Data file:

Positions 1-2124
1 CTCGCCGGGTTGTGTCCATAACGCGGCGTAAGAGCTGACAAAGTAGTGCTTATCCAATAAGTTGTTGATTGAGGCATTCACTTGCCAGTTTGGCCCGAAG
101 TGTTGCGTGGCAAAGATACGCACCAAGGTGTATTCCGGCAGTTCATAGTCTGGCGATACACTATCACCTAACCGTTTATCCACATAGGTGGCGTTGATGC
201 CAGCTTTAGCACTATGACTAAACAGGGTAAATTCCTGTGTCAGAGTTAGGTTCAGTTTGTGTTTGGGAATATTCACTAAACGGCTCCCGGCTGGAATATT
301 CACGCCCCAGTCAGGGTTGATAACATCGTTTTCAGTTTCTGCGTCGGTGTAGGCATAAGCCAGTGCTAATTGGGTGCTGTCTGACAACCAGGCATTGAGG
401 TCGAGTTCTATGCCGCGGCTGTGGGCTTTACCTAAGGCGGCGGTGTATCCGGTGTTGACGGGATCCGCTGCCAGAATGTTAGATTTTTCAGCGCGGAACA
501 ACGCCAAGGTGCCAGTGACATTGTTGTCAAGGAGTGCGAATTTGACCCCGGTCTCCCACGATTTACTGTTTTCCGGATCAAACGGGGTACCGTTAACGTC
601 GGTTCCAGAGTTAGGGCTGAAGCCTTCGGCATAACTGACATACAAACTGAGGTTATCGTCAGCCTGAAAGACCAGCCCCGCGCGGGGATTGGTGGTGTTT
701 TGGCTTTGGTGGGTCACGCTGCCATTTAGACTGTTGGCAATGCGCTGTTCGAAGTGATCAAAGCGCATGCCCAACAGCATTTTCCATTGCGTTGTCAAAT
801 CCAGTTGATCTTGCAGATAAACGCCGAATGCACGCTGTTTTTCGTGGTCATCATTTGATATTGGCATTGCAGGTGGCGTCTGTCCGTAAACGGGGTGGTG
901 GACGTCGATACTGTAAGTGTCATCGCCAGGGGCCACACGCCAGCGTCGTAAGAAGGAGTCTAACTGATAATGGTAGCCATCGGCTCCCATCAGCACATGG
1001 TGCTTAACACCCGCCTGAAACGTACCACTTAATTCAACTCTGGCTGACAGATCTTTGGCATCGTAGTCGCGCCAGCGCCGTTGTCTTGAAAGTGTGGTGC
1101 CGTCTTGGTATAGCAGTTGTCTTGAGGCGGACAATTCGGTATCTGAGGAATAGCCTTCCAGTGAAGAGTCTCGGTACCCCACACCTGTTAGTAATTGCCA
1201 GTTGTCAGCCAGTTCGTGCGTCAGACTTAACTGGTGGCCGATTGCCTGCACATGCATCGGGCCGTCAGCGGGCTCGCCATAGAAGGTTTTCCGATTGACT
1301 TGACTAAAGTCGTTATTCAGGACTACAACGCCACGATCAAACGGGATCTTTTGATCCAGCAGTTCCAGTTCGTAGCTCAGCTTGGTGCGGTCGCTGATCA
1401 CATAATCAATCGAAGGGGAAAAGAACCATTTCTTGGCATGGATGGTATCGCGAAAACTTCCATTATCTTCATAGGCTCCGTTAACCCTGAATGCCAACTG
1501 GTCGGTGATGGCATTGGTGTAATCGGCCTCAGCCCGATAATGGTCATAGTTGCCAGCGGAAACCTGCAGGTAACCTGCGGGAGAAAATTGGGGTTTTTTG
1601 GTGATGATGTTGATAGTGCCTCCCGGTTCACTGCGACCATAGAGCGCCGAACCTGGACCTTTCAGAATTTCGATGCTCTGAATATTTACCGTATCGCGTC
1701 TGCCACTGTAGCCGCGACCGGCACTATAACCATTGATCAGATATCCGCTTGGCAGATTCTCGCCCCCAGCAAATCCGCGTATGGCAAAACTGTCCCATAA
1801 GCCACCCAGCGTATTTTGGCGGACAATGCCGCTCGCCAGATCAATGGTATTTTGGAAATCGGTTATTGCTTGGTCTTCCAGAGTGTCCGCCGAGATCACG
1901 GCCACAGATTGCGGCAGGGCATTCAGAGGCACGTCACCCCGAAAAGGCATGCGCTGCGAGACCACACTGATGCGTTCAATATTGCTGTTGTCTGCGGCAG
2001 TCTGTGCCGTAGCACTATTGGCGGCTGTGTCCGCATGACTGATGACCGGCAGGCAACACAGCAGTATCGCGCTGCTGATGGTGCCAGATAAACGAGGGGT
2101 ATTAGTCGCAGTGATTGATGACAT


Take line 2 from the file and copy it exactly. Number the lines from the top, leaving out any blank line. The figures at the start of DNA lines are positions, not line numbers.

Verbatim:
1 CTCGCCGGGTTGTGTCCATAACGCGGCGTAAGAGCTGACAAAGTAGTGCTTATCCAATAAGTTGTTGATTGAGGCATTCACTTGCCAGTTTGGCCCGAAG